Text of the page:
Coconuts are the seeds of the coconut palm. The round (adult) coconuts are hard, brown and hairy. Inside the coconut is deliciously sweet flesh and coconut water that you can consume.
The coconut tree or Cocos nucifera is a member of the palm tree family, Arecaceae. ‘Coconut’ can refer to the whole palm, the seed or the fruit. Botanically speaking, the coconut is a drupe, not a nut, which is why we have filed it under (dried) fruits, and not under nuts elsewhere in the Agiboo Commodity Knowledge Center.
The term coconut (or the archaic, much less used cocoanut, which brings to mind an entirely different commodity) can refer to the whole coconut palm, the seed, or the fruit, which botanically is a drupe, not a nut. The name comes from the old Portuguese and Spanish word coco, meaning head or skull, after the three indentations on the coconut shell that resemble facial features. Coconuts are ubiquitous in coastal tropical regions and are a cultural icon of the tropics. It is one of the most useful trees in the world and is often referred to as the tree of life, as it provides food, fuel, cosmetics, folk medicine and building materials, among many other uses.
The inner flesh of the mature seed, as well as the coconut milk extracted from it, form a regular part of the diets of many people in the tropics and subtropics. Coconuts are distinct from other fruits because their endosperm contains a large quantity of clear liquid, called coconut water or coconut juice. Mature, ripe coconuts can be used as edible seeds, or processed for oil and plant milk from the flesh, charcoal from the hard shell, and coir from the fibrous husk. Dried coconut flesh is called copra, and the oil and milk derived from it are commonly used in cooking – frying in particular – as well as in soaps and cosmetics.
The hard shells, fibrous husks and long pinnate leaves can be used as material to make a variety of products for furnishing and decoration. The coconut has cultural and religious significance in certain societies, particularly in India, where it is used in Hindu rituals. It forms the basis of wedding and worship rituals in Hinduism, a coconut religion in Vietnam, and features in the origin myths of several societies.
Coconut trees are a staple of tropical paradise imagery, to be found anywhere from Asia and South America to the islands in the pacific. The trees grow up to 30 m (98 ft) tall and can yield up to 75 fruits per year, though fewer than 30 is more typical. Plants are intolerant of cold weather and prefer copious precipitation, as well as full sunlight. Many insect pests and diseases affect the species and are a nuisance for commercial production. Harvesting the coconut is done by hand or with trained monkeys. They can also fall off spontaneously.
About 74 percent of the world’s supply of coconuts derives from Indonesia, the Philippines, and India combined.
Many people are attracted to eating fresh coconut, but cracking these nuts seems like a hell of a job. It takes quite some experience and effort to find the best way to do so. Many ways have been devised to crack the nuts. On plantations, the nuts are opened by “husking.” On a very sharp knife which is set into the ground, the nuts are cracked, and the kernels are taken out. We call these kernels coconuts (the brown ones). Immediately after husking, the kernels are chopped open. This happens because the nuts would otherwise rot, they contain a lot of water, which in the bright sun can cause the nut to crack. The coconut water that is released when the kernel is broken open is collected.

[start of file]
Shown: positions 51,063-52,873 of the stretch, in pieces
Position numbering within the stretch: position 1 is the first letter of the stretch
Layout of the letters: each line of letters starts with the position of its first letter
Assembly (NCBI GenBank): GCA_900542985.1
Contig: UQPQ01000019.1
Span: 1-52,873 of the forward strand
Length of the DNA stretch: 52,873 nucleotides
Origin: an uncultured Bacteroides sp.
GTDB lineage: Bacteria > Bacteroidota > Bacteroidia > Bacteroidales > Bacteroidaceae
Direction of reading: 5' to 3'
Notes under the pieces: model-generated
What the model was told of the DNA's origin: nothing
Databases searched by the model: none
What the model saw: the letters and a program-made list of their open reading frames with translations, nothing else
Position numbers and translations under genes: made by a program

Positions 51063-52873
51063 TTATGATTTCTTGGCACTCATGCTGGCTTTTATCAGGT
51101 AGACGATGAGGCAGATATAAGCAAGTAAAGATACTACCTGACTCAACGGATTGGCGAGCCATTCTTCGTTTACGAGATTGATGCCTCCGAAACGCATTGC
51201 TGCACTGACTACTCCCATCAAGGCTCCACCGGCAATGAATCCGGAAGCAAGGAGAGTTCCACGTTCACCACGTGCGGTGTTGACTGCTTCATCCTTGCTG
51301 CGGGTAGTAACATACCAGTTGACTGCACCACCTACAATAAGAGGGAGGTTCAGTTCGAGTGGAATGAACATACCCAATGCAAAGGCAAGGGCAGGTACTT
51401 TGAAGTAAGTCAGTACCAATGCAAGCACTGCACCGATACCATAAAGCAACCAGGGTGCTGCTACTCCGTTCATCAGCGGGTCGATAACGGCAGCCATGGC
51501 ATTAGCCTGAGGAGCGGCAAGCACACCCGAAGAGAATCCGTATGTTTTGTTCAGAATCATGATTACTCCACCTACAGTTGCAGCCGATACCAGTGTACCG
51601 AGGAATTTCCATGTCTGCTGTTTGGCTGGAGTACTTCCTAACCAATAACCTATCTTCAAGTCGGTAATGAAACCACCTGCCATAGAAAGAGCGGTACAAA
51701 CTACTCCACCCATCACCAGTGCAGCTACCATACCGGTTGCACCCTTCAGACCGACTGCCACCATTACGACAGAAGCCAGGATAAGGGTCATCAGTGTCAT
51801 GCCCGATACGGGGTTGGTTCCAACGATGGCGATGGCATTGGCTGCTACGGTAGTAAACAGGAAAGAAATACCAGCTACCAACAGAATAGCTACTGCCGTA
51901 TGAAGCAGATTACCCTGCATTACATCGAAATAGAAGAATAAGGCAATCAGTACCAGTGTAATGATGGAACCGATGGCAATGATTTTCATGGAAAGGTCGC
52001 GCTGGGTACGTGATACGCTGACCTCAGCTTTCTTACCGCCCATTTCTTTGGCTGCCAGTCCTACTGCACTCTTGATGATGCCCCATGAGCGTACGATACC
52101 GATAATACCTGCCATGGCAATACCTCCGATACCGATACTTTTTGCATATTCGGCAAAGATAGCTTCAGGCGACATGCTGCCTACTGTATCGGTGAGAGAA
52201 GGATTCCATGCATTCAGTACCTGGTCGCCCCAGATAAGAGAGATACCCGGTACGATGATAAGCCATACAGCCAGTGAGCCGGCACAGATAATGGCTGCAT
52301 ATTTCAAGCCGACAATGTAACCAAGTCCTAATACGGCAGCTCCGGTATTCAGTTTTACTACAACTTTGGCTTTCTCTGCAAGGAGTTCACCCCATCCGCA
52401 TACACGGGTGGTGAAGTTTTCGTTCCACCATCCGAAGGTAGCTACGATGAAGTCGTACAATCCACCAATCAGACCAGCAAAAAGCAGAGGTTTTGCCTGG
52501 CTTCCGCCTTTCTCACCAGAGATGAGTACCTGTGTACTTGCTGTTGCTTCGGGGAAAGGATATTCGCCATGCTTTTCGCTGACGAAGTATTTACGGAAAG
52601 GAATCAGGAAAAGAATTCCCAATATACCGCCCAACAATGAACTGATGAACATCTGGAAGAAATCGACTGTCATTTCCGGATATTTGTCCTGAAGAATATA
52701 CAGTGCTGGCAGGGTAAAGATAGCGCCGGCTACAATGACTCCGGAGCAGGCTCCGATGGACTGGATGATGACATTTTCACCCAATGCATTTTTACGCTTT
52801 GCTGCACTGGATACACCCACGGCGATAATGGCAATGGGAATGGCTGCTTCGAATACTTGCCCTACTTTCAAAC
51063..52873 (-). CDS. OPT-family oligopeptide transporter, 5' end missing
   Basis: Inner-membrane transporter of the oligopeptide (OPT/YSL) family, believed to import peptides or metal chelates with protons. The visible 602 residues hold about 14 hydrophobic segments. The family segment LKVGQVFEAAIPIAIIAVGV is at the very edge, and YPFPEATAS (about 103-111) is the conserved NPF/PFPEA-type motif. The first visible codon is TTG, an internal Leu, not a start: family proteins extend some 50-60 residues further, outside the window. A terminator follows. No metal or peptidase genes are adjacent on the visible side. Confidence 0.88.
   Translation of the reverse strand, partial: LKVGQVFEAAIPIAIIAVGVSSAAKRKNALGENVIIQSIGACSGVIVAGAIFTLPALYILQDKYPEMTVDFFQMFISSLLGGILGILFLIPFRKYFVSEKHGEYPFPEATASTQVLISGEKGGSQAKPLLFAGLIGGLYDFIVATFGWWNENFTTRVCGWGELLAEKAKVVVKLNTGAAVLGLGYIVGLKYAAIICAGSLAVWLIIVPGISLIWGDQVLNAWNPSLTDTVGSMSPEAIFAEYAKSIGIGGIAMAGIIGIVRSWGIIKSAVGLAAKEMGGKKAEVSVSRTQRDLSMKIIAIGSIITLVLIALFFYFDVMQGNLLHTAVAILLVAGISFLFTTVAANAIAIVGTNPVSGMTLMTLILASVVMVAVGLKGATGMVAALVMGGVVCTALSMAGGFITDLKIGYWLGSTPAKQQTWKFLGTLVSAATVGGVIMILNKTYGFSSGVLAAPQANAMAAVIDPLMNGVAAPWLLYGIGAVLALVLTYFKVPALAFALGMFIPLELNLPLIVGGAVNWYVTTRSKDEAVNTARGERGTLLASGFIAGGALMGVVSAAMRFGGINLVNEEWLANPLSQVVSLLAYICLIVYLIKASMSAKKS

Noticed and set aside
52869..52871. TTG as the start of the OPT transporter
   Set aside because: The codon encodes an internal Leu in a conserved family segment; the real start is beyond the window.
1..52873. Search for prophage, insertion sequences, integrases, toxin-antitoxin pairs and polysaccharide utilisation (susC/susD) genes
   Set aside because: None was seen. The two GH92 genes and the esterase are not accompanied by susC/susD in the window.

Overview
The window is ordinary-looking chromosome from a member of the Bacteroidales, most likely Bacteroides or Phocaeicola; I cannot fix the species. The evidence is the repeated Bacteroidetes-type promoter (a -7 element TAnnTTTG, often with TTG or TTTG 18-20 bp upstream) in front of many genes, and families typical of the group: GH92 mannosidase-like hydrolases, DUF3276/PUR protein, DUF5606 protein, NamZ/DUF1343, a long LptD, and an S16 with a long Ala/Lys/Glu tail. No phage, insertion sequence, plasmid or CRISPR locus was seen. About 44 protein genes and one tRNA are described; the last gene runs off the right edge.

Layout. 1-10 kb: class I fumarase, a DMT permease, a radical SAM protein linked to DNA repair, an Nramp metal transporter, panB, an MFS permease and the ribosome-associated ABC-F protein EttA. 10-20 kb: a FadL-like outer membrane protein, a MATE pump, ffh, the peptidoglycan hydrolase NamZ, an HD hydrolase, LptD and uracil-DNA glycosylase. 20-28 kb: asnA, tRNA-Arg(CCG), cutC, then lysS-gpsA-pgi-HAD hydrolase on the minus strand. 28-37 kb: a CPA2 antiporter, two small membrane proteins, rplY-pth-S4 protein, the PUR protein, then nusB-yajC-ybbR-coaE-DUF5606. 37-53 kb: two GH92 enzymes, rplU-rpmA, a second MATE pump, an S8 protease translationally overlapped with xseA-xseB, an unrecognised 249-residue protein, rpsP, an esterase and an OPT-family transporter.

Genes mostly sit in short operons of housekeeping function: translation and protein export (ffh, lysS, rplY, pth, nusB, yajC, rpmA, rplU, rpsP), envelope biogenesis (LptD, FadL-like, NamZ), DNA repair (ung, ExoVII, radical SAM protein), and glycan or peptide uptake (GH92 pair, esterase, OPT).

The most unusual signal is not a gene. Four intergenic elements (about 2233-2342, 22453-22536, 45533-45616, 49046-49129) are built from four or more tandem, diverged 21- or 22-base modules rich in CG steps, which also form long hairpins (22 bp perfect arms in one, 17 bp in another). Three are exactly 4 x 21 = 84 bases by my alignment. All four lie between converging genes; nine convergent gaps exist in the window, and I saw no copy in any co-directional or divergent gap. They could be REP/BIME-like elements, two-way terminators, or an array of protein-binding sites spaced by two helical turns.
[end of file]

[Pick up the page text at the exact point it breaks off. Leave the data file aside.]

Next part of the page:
The coconut is not a nut, but a drupe of the coconut palm. The fruit consists of four parts: the coconut fiber, the shell, the fibrous pulp and the coconut water. The pulp contains 40 percent fat, of which over 30 percent is saturated. You can also buy coconut milk, coconut cream, coconut fat or coconut flour. Coconut milk is grated coconut pulp mixed with water. Coconut fat is also known as coconut oil. Coconut oil in the country of origin is liquid at room temperature, but during transit it usually becomes solid and is then called coconut fat.
Coconuts are very healthy. Fresh coconut meat is high in fiber and saturated fats. These are the short and medium chain fatty acids such as caprylic acid and lauric acid. These MTC fatty acids, according to research, can reduce hunger pangs and increase energy burning. The fiber in coconuts has a stabilizing effect on blood sugar levels and activity and has an anti-inflammatory effect. There is cautious evidence, that coconut may possibly protect against Alzheimer’s. Fresh coconut meat is also very healthy for the intestines. In addition, it also contains very many antioxidants.
Coconut water has refreshing taste. The flesh has a mild, nutty and sweet taste. The milk has a full, creamy flavor.Coconut water can be drunk as is or incorporated into a smoothie.
The pulp can be used as is, like a snack, or shaved into homemade granola. The milk is used in for instance Asian curry or pumpkin soup, or for cooking brown rice.
The global supply and demand for coconuts and coconut-based products have increased tremendously over the past decades; hence, the industry has become one of the significant contributors to the economies of producer countries. However, similar to the other agricultural commodities, coconut has also been confronted by fluctuation in prices. Among them, anomalies in weather parameters, substitution factors, import factors, and different government policies may significantly contribute to the system of price determination.